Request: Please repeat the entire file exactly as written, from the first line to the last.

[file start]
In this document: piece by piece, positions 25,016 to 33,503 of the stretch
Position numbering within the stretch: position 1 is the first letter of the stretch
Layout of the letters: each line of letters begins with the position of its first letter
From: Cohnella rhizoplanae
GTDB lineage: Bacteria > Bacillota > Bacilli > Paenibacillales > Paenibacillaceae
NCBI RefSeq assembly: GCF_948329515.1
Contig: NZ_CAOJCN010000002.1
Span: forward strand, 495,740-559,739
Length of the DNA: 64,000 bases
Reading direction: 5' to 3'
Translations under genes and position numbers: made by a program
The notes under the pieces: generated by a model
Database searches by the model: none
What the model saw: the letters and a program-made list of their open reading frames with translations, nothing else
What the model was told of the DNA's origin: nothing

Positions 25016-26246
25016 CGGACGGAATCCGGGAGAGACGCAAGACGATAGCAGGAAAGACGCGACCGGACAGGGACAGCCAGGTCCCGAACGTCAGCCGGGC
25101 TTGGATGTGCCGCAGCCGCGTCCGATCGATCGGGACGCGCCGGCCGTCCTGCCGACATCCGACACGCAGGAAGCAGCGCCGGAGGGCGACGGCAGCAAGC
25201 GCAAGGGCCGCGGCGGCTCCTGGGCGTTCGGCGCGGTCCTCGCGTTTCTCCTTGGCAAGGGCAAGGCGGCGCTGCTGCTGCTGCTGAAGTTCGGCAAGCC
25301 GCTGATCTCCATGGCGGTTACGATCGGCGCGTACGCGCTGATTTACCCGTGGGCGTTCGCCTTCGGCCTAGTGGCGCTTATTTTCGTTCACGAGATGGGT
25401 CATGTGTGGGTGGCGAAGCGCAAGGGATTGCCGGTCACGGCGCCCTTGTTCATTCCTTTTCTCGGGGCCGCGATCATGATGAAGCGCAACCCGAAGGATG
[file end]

In this document: piece by piece, positions 25,016 to 33,503 of the stretch
Position numbering within the stretch: position 1 is the first letter of the stretch
Layout of the letters: each line of letters begins with the position of its first letter
From: Cohnella rhizoplanae
GTDB lineage: Bacteria > Bacillota > Bacilli > Paenibacillales > Paenibacillaceae
NCBI RefSeq assembly: GCF_948329515.1
Contig: NZ_CAOJCN010000002.1
Span: forward strand, 495,740-559,739
Length of the DNA: 64,000 bases
Reading direction: 5' to 3'
Translations under genes and position numbers: made by a program
The notes under the pieces: generated by a model
Database searches by the model: none
What the model saw: the letters and a program-made list of their open reading frames with translations, nothing else
What the model was told of the DNA's origin: nothing

Positions 25016-26246
25016 CGGACGGAATCCGGGAGAGACGCAAGACGATAGCAGGAAAGACGCGACCGGACAGGGACAGCCAGGTCCCGAACGTCAGCCGGGC
25101 TTGGATGTGCCGCAGCCGCGTCCGATCGATCGGGACGCGCCGGCCGTCCTGCCGACATCCGACACGCAGGAAGCAGCGCCGGAGGGCGACGGCAGCAAGC
25201 GCAAGGGCCGCGGCGGCTCCTGGGCGTTCGGCGCGGTCCTCGCGTTTCTCCTTGGCAAGGGCAAGGCGGCGCTGCTGCTGCTGCTGAAGTTCGGCAAGCC
25301 GCTGATCTCCATGGCGGTTACGATCGGCGCGTACGCGCTGATTTACCCGTGGGCGTTCGCCTTCGGCCTAGTGGCGCTTATTTTCGTTCACGAGATGGGT
25401 CATGTGTGGGTGGCGAAGCGCAAGGGATTGCCGGTCACGGCGCCCTTGTTCATTCCTTTTCTCGGGGCCGCGATCATGATGAAGCGCAACCCGAAGGATG